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My mother worked at Taylor's on King Edward St. first as a machinist, then a supervisor and eventually as an under-manager The "big-wig" there was named Hinkcliff (sp) and the general manager was named Cook. My cousin, John Griffin (mentioned elsewhere in these pages) was the head designer there until he set up his own business.

The Jaeger connection was initially that Jaeger contracted their manufacturing to Taylor's, then they became exclusive Jaeger suppliers and eventually they were bought out.

Gustav Jaeger (the founder of the company) was, by all accounts, something of a weirdo. There is something of his history on Wiki https://en.wikipedia.org/wiki/Jaeger_(clothing)

 

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Have been reading this topic and wondered if it is still possible to buy Hucknell Shawls, have looked online but nothing pops up. Have found some pictures they look as fine as gossamer, i realise original companies will be long gone but there maybe local outlets who sell similar. Gem

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Very popular at weddings Meg..whether Hucknall ones are on sale..maybe not..unless a cottage industry type set-up is occuring..have a look online.

Does jonab recall the Williams Family?

Maybe i dropped a clanger yesterday..the three Williams Brothers made military uniforms throughout WW2...then again...as of late i could be wrong!

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I did know some Williams but not any of note in connection with this thread.

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7 hours ago, Geoffrey Dennis said:

During our mid teens, friends and I used to camp on the land around Black Rocks.

Two man ITISA tents with a sewn in ground sheet and separate fly sheet, sleeping bags. Primus stove, pots and pans and supplies of tinned stewing steak, Surprise peas and Deb instant mashed potato. The occasional Vesta curry was a luxury. The local pubs provided all our liquid needs. I still have one of those camping knives, fork and spoon sets that clip together. The big challenge was climbing Railway Slab in hiking boots not our Cletts Master? climbing shoes. I wouldn't have wanted to stagger home from the Miners to Black Rocks on a dark night after a few too many.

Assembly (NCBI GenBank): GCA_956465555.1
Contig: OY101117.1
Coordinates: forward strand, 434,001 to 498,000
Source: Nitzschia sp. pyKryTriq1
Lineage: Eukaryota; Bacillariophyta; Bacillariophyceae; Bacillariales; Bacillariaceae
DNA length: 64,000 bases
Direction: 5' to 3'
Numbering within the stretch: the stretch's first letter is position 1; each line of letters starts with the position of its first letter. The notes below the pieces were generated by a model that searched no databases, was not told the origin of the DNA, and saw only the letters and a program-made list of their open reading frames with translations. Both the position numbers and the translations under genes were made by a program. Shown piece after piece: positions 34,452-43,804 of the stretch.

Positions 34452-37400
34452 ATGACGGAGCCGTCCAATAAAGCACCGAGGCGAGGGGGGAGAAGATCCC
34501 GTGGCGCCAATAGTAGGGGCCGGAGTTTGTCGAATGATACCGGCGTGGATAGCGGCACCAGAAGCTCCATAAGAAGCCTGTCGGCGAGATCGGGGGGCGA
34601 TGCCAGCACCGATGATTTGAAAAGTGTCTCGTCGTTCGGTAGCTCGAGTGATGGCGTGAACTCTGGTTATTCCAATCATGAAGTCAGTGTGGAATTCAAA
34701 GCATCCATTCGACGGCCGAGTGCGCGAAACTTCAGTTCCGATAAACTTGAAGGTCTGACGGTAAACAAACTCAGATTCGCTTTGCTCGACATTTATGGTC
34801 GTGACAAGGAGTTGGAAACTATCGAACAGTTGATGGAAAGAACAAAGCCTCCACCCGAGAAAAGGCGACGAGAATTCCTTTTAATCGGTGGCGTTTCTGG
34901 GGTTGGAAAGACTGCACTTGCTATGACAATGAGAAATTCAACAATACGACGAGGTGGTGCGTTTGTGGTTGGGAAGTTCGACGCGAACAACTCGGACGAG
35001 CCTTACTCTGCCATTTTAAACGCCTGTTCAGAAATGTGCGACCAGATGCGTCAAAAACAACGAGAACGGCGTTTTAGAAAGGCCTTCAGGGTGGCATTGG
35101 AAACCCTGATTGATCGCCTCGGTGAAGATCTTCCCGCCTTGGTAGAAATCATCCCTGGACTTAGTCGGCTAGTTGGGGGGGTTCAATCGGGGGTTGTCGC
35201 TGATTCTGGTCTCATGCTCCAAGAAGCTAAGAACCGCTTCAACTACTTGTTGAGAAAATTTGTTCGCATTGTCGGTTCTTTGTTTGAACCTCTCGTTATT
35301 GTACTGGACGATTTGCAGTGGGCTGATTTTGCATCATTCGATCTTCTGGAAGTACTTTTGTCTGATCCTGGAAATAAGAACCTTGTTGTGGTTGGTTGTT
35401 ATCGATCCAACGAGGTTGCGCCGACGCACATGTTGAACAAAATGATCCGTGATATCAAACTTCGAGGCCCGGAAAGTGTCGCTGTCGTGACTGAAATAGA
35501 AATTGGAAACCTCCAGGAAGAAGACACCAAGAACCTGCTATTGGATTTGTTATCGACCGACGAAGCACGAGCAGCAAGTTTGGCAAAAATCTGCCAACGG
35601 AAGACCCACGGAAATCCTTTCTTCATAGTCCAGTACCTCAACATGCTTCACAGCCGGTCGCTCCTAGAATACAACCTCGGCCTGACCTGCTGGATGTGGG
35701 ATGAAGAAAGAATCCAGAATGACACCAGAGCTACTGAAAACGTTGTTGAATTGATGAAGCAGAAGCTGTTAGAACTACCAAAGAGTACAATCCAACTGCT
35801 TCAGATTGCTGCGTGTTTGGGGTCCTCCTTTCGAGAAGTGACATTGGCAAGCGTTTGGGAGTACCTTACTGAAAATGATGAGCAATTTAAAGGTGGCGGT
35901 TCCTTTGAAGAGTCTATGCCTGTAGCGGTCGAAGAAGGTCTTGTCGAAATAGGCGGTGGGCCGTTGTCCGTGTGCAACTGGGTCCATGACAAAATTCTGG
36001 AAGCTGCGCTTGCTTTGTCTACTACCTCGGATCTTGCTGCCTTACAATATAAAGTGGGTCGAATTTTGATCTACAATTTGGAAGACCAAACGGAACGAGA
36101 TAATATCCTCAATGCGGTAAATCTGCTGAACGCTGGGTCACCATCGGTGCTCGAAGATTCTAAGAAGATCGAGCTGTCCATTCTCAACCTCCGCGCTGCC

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I lived in one of the Broomhill Cottages on Nottingham Road, Hucknall from 1937 to 1970 and a few doors away was the framesmiths - a workshop where the shawl knitting frames were manufactured and repaired. The last remaining  framesmith I met  was Sylvester Smith who was very old (this was around the 1940's) and had a big white beard, looking like George Bernard Shaw!

The workshop became Tom Bailey's motor repair garage in the 50's and I helped to clear out all the knitting frame components and tools when he moved in, these items would be priceless for the frame restoration people today but they were just scrapped. The knitting frame needles were encased in a lead/tin holder and I melted down  some of these and cast them in a piece of tongued wood to make sticks of solder, some of which I've still got in my garage.

I can remember the noise of the machines that came from the  Bamkin's  Shetland Shawl factory on Portland Road, nearly opposite "Bottom Pit" - both long gone sadly.

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2 hours ago, Jeffery said:

I lived in one of the Broomhill Cottages on Nottingham Road, Hucknall from 1937 to 1970 and a few doors away was the framesmiths -

 

I don't know the area but I think this photo shows the place in question before modern housing took over.

Z31efVQ.jpg

The arrow on the right is Victoria Cottage (big house); the centre arrow is Victoria Cottages; and the arrow on the left is Broomhill Cottages (at right-angles to the road) - which seem to have survived. Presumably the framesmiths is one of the buildings further to the left.

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Just to clarify:  The framesmith is directly opposite Victoria Cottage  (the big one) and Broomhill Cottages are on the same side as the framesmith between the two big tree areas, opposite the cottages at right angles to the road. I can't remember if they had a name. 

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